Terminator exhibited at Miraikan, Tokyo --
Moto-Terminator [+]

Also on display is the Moto-Terminator, a motorcycle-based death machine, as well as the Hydrobot (not pictured here), a menacing eel-like underwater robot.

The final section of the exhibit introduces a variety of Japanese robot technology, mostly in the form of text-heavy exhibits (Japanese only). However, an Actroid -- smartly dressed in a skin-tight black jumpsuit -- is on hand to liven things up.

Actroid exhibited at Miraikan, Tokyo --
Actroid [+]

Actroid exhibited at Miraikan, Tokyo --
Actroid [+]

The exhibit runs until June 28, 2009.

Gas attack!: Vintage air raid defense posters

19 Feb 2009

Gas attack air raid poster --
Devastation of Urban Gas Attack

In 1938, the Japanese Red Cross worked with government authorities to create a series of posters to teach the public about the new Anti-Aircraft Defense Law, which was enacted in seeming anticipation of air strikes following the outbreak of the Japan-China War (1937-1945). Among other things, the new law required citizens to take protective measures against gas attacks and prepare for disinfection, evacuation and relief. For the government, one purpose of the posters -- which were created as part of a military exhibition at the Red Cross Museum -- was to instill a pattern of "anti-aircraft defense thought" among the population.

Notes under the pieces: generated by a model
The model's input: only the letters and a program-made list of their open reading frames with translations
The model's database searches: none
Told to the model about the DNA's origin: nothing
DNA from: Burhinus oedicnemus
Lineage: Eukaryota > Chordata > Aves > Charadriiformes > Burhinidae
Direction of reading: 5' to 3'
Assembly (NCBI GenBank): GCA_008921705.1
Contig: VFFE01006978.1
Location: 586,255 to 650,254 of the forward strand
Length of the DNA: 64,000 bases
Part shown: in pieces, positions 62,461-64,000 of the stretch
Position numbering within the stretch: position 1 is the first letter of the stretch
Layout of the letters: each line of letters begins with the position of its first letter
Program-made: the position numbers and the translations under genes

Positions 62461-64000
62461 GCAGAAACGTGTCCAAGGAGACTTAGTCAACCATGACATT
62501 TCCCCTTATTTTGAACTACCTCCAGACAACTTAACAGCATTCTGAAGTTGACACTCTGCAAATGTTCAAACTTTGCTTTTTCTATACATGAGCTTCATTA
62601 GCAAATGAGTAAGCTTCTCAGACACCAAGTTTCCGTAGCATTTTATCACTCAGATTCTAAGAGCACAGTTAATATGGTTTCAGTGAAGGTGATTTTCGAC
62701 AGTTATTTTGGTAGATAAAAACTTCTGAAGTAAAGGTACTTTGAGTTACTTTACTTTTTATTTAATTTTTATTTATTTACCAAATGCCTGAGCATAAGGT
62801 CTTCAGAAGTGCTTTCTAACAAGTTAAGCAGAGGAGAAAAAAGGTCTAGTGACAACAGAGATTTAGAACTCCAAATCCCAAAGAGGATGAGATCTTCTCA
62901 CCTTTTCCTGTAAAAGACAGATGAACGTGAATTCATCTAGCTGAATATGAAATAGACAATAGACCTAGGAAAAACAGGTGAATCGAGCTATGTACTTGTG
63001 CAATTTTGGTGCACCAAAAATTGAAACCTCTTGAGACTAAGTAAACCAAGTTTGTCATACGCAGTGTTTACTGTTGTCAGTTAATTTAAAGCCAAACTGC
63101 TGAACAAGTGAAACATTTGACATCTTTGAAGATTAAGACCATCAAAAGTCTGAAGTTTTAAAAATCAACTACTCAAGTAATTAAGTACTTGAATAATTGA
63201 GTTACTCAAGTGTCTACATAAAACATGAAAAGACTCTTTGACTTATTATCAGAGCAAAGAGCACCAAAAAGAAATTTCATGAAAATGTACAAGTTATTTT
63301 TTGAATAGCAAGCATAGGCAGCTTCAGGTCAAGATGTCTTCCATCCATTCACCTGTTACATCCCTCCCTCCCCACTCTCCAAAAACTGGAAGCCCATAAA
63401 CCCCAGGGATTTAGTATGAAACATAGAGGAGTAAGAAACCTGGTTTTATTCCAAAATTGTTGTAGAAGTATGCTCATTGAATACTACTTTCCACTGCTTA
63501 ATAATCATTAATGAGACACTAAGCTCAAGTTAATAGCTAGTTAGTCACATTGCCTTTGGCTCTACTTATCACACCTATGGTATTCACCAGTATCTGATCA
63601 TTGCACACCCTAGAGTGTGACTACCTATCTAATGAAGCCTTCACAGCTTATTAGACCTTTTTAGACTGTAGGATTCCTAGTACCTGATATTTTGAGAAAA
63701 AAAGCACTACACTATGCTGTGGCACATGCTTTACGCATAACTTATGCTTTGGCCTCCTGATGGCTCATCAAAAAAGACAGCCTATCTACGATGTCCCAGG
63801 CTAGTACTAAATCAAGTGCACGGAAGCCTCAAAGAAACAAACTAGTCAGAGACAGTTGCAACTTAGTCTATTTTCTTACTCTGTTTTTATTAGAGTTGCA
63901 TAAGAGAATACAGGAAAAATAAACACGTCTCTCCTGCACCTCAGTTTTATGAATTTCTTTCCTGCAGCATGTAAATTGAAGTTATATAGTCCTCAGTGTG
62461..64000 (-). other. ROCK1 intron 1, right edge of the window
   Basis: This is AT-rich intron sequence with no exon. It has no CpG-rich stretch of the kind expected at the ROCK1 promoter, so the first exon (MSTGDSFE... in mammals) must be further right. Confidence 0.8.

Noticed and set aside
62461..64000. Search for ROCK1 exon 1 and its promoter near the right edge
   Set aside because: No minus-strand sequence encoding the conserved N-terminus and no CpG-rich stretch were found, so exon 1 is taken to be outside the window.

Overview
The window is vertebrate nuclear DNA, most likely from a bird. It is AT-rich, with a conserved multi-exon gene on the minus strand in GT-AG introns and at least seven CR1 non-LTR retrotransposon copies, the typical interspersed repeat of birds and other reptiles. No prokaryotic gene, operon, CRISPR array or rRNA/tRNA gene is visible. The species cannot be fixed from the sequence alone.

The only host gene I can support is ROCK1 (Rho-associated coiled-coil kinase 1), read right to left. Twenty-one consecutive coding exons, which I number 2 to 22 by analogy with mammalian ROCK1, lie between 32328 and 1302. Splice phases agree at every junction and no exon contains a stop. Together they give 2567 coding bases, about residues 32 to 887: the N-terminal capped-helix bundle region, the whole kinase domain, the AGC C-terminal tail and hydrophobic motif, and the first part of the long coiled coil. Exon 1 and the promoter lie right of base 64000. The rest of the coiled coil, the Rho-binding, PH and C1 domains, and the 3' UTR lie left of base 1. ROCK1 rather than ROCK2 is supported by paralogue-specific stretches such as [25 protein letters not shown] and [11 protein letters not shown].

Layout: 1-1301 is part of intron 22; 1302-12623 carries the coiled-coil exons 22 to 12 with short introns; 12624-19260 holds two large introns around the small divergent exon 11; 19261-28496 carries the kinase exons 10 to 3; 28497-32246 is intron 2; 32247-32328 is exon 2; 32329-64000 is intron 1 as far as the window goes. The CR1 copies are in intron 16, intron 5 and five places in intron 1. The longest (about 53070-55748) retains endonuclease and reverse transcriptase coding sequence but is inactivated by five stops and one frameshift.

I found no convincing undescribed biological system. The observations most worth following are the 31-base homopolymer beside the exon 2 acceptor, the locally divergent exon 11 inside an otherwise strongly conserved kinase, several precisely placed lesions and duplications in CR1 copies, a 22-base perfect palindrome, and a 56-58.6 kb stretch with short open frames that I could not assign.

- - - - -

Gas attack air raid poster --
Asphyxiant Gas: Evacuation and Aid

Do not allow victims to walk. Carry them gently.
Head to a nearby shelter.
Move to a safe location upwind.

- - - - -

Gas attack air raid poster --
Gas Detection: Smell and Color

- Asphyxiant gas (chlorine, phosgene, etc.): Pungent or hay-like odor. White or yellowish in color.
- Blister gas (yperite/mustard gas, lewisite, etc.): Mustard or geranium-like odor. Colorless in gas form, reddish-brown in liquid form.
- Tear gas and sneezing gas: Odor resembles pepper, spicy mustard or bitter almond oil. White, yellow or colorless.

- - - - -

Gas attack air raid poster --
Blister Gas: Evacuation and Aid

Toxic area! Run! Flee!

Better to seek soap and water nearby than to travel to an aid center far away.

- - - - -

Gas attack air raid poster --
Poison Gas Symptoms

- Asphyxiant gas: Accumulation of fluid in lungs/ Suffocation (dry drowning)